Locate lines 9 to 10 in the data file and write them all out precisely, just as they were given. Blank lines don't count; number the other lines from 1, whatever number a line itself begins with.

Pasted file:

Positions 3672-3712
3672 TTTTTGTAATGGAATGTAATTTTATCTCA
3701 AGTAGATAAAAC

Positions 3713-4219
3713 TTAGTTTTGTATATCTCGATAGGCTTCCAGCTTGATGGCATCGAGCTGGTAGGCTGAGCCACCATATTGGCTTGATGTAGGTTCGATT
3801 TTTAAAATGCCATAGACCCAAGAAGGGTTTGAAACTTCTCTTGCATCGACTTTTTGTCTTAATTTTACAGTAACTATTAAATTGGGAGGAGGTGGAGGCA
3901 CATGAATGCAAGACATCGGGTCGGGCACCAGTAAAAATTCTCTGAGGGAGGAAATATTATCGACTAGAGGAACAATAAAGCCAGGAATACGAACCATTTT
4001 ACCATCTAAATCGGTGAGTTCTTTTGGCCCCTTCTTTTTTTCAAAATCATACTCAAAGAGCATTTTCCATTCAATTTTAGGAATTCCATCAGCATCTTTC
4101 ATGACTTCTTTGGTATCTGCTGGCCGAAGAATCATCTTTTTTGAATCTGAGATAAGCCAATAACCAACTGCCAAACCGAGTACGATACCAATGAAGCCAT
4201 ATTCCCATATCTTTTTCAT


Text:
4101 ATGACTTCTTTGGTATCTGCTGGCCGAAGAATCATCTTTTTTGAATCTGAGATAAGCCAATAACCAACTGCCAAACCGAGTACGATACCAATGAAGCCAT
4201 ATTCCCATATCTTTTTCAT